I am now looking forward to building a new consulting service to share what I have learned through many years in the sustainable local good foods movement. This letter is the first in a new series of monthly E-Newsletters to share my thoughts and ideas.
In a nutshell: my ambition is to continue building both the supply and the use of locally produced good foods. I will do this by helping farmers develop ways to provide the consistency and exceptional flavours that chefs, markets and distributors are hungry for. I will also help consumers understand how to work with their chosen farmers who are coping with the challenges of low food prices, high land values and a changing climate. And I am setting out to help educate more people to appreciate the joys of local good foods by supporting urban gardens.
For a summary of the types of projects I plan to be working on, please visit my new website, www.davidcohlmeyer.ca. This site was designed and developed by Jonathan Cohlmeyer jrc9.ca with branding by Cora Butineau corabutineau.com. Both are recent graduates of Sheridan College’s award winning Web Design post graduate program.
On my way back to Toronto, I stopped by to see East Vancouver’s amazing SOLEfood inner city urban farm. My friend Michael Ableman (one of the West Coast’s most celebrated fruit and vegetable farmers) is on-call to provide important agronomic support for this social enterprise. Seann Dory is the 20-something project “driver” who enthusiastically deals with the daily employee, production and delivery issues. He showed me around the winter garden and introduced me to some of the workers who have left the streets for a more rewarding livelihood in the garden. Seann reviewed how the first year’s successes with challenged workers has now led to sufficient new capital to expand the project to three more gardens.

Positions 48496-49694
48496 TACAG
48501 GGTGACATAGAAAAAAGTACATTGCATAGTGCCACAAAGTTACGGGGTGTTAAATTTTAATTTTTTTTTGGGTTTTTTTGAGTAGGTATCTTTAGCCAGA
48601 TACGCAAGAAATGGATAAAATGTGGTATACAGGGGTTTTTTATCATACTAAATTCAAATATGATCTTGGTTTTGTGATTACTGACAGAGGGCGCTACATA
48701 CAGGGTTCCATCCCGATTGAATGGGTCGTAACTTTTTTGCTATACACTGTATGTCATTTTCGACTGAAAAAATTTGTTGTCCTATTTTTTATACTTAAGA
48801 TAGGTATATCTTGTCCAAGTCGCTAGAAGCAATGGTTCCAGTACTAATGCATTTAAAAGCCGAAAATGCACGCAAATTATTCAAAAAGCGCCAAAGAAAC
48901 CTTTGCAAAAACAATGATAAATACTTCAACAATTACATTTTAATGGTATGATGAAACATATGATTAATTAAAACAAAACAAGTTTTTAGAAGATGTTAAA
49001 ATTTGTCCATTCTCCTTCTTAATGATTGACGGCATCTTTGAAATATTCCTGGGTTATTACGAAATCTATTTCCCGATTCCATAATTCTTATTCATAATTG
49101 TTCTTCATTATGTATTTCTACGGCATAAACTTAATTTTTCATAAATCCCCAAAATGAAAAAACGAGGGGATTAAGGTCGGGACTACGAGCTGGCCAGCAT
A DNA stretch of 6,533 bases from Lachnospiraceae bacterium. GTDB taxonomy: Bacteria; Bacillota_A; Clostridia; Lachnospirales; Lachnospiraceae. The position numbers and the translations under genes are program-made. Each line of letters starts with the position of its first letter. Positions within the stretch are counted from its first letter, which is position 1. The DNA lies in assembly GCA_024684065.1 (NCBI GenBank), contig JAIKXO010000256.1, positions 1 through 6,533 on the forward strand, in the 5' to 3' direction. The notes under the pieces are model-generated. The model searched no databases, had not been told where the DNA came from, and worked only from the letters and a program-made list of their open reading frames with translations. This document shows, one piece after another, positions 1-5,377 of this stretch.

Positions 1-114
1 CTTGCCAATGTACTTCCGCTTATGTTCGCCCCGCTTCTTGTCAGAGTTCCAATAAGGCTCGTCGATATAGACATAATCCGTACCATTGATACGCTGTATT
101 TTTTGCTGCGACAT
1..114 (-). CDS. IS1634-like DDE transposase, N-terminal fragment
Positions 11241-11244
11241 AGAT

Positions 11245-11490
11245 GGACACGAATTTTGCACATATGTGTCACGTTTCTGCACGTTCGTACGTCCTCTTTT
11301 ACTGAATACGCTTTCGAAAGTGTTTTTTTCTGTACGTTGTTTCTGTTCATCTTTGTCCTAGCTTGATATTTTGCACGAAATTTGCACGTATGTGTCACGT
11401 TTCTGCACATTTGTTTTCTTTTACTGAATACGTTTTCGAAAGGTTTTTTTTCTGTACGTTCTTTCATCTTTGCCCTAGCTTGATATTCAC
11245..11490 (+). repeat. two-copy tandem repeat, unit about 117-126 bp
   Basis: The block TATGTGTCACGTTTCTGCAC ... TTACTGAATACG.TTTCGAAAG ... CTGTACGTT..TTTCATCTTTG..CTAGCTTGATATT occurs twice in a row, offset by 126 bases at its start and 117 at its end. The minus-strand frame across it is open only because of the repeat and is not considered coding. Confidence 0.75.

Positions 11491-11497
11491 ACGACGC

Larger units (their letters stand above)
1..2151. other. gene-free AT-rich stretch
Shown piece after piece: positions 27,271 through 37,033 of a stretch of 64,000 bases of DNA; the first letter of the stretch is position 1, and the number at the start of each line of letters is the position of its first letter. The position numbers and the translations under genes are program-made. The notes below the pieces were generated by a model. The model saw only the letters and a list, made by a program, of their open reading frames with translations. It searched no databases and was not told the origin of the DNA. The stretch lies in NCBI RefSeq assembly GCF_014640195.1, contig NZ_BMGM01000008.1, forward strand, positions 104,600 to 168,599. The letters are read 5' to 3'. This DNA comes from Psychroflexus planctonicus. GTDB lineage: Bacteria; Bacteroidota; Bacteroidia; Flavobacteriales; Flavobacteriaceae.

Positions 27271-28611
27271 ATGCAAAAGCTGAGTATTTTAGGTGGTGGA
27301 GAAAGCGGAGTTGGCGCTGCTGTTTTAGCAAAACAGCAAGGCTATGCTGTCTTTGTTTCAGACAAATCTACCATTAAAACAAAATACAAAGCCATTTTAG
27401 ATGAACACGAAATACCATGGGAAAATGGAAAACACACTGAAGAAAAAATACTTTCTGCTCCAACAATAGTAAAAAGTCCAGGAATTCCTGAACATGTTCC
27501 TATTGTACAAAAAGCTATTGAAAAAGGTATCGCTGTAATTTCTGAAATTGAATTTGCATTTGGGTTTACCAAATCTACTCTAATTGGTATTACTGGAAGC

This could be a great model for a Toronto initiative! Urban gardening is not about profitable food production; it is about letting consumers see and experience, firsthand, what growing and eating fresh food is all about. They will become more knowledgeable about food and agriculture and therefore more informed participants in food policy decisions.
Another (quite distinct) attraction of gardening is its extraordinary ability to provide meaningful purpose for mentally challenged individuals. We have long known (but seem to have forgotten) the benefits of prison and mental institution garden projects. These once again deserve a place in our communities.
From 2008 to 2011 thousands of Canadians participated in Food Secure Canada’s Peoples Food Policy Project to recommend a universal, healthful, safe and sustainable food strategy. The Canadian Federation of Agriculture released its own (more limited) strategy in 2011. And now the Conference Board of Canada has initiated yet another process at the 2012 Canadian Food Summit. Although led by Toronto’s former United Way social advocate, Anne Golden, this one is dominated by the views of our largest food industries. They seem to be pointing it in the direction that:
Galen Weston graciously proposed expanding our markets for pulse (lentils and peas) that are already Canada’s most important contribution to world trade; then he suggested some people would die from [unsafe] farmers’ market foods. Michael McCain discussed how humbled he was from his listeria incident; then he went on to say it was only his giant size that allowed him to properly rectify the crisis. The Stop’s Nick Saul expressed the view that our current system looks at food as a commodity; he feels we need to consider food as a public good.
I only hope that all these disparate agendas can come together for a food strategy that will benefit all Canadians. James Whithers of Scotland Food and Drink described the tremendous success their strategy of bringing together all stakeholders (large and small) is bringing to this small northern country.